Godzilla El Niño: How Property Owners Can Adapt to the Hottest Months

El Niño

El NiñoA massive El Niño is currently forming in the Pacific, and it is shaping up to be one of the strongest ever recorded. In fact, new maps show that this is brewing up to look a lot like the ‘super El Niño’ that occurred in 1997-1998.

Based on experience, this phenomenon could potentially bring rain to California — but also extreme drought in Australia. The monster weather pattern is tightening its grip on the Land Down Under, and it has not even peaked yet.

El Niño has already made 2015 the hottest year, and it might do the same for 2016. And since it is hard to pinpoint when the phenomenon will end, it’s a good idea to just adapt to the changes and begin making adjustments to your residential or commercial property.

Fortify Property Against Heat

Install a cool roof, as this can make your property more comfortable when the temperatures go up. The usual dark-coloured roof can heat up and create sweltering indoor conditions, so choose a lighter-coloured one.

You might also want to coat your property with paint that can protect it from weathering elements. The experts at Clearrnew.com.au recommends gel coat, as this can also rejuvenate faded and sun-weathered surfaces.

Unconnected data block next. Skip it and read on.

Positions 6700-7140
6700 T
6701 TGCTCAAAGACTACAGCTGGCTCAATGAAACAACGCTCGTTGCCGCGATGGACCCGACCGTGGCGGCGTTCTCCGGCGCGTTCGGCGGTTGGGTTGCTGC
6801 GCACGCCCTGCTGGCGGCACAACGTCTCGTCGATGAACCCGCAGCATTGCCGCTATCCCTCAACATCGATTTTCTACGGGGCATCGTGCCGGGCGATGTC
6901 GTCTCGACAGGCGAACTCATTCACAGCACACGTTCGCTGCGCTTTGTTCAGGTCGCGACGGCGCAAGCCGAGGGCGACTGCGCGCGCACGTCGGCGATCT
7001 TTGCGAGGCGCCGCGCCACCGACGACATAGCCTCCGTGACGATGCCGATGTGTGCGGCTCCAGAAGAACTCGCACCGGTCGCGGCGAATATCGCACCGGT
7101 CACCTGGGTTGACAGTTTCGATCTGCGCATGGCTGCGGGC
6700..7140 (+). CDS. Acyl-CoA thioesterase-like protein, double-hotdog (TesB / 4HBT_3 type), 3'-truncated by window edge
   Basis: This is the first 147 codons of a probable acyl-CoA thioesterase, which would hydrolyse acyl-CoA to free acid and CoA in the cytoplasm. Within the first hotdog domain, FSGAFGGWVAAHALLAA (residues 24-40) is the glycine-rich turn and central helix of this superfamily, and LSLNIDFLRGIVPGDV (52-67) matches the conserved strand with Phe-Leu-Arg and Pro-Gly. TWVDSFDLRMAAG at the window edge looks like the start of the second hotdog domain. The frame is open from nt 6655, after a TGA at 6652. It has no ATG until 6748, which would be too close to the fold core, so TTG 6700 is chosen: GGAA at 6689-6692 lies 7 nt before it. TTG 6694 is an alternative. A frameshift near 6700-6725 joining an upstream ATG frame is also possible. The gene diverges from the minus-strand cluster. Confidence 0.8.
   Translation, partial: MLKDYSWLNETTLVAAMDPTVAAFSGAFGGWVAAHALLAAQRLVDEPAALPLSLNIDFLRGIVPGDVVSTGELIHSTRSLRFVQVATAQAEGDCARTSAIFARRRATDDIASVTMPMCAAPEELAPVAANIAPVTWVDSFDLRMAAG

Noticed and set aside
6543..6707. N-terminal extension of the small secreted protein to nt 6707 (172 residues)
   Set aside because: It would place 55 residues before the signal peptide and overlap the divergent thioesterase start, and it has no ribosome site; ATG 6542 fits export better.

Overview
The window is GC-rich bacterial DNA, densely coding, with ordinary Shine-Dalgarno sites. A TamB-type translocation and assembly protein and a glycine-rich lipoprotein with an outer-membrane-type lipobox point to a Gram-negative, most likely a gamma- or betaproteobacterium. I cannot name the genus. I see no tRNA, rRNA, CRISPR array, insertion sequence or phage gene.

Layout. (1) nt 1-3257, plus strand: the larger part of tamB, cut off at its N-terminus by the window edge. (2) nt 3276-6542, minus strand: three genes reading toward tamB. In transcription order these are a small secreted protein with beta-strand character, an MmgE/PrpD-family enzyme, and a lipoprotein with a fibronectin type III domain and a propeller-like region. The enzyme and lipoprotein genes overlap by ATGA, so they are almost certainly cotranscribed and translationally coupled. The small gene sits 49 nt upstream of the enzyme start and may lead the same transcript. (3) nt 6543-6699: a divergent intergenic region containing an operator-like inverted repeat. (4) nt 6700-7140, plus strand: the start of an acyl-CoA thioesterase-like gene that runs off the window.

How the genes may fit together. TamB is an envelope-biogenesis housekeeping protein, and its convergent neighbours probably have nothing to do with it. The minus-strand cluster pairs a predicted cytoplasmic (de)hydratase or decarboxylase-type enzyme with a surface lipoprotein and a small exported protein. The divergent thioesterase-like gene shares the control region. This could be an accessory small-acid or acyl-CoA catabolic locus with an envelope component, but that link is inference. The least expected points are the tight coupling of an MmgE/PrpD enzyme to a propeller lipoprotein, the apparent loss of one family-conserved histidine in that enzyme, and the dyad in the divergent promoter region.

Incorporate Fire-Wise Landscaping

El Niño is increasing the frequency of wildfires, especially in Australia. To fireproof your residential or commercial property, practice fire-proof landscaping. Limit the number of flammable trees, bushes, vegetation and materials around your home.

Conserve Water

Make sure to maintain your water source, and make conserving water a must for your home or business. Only take your needed amount of water, take shorter showers, and do not leave the tap running unnecessarily.

Repair leaking pipes or taps as well, and if possible, install water-efficient nozzles and insulate pipes to reduce heat loss.

Promote Green Power

The electricity we use is one of the biggest factors of climate change, so change to green power. Buy electricity generated from renewable energy source through alternate power suppliers. Wind and solar energy, for instance, do not produce carbon emissions.

It is hard to imagine that you are planning for the holidays and ending the year right, but it is important to plan for the onslaught of El Niño, too.